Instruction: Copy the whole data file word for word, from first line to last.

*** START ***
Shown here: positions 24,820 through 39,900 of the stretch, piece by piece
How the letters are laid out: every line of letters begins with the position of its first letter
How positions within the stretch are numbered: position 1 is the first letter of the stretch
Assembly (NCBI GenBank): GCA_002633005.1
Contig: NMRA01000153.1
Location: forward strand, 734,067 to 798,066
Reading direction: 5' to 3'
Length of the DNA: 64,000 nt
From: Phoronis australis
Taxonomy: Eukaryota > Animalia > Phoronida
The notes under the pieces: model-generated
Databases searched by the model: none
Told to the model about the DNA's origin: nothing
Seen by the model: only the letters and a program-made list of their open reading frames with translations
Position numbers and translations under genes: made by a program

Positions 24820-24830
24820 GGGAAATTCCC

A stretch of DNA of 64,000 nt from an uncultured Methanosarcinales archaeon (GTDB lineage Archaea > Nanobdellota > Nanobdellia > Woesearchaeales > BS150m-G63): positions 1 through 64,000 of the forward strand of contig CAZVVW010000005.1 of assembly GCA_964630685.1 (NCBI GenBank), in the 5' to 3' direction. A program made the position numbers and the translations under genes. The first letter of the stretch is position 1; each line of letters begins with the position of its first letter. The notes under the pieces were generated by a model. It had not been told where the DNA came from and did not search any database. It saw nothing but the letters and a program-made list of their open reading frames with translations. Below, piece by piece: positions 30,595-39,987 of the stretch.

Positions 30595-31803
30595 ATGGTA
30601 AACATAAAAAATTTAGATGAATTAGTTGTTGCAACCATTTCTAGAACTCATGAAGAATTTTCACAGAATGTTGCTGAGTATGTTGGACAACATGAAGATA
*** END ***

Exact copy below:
Shown here: positions 24,820 through 39,900 of the stretch, piece by piece
How the letters are laid out: every line of letters begins with the position of its first letter
How positions within the stretch are numbered: position 1 is the first letter of the stretch
Assembly (NCBI GenBank): GCA_002633005.1
Contig: NMRA01000153.1
Location: forward strand, 734,067 to 798,066
Reading direction: 5' to 3'
Length of the DNA: 64,000 nt
From: Phoronis australis
Taxonomy: Eukaryota > Animalia > Phoronida
The notes under the pieces: model-generated
Databases searched by the model: none
Told to the model about the DNA's origin: nothing
Seen by the model: only the letters and a program-made list of their open reading frames with translations
Position numbers and translations under genes: made by a program

Positions 24820-24830
24820 GGGAAATTCCC

A stretch of DNA of 64,000 nt from an uncultured Methanosarcinales archaeon (GTDB lineage Archaea > Nanobdellota > Nanobdellia > Woesearchaeales > BS150m-G63): positions 1 through 64,000 of the forward strand of contig CAZVVW010000005.1 of assembly GCA_964630685.1 (NCBI GenBank), in the 5' to 3' direction. A program made the position numbers and the translations under genes. The first letter of the stretch is position 1; each line of letters begins with the position of its first letter. The notes under the pieces were generated by a model. It had not been told where the DNA came from and did not search any database. It saw nothing but the letters and a program-made list of their open reading frames with translations. Below, piece by piece: positions 30,595-39,987 of the stretch.

Positions 30595-31803
30595 ATGGTA
30601 AACATAAAAAATTTAGATGAATTAGTTGTTGCAACCATTTCTAGAACTCATGAAGAATTTTCACAGAATGTTGCTGAGTATGTTGGACAACATGAAGATA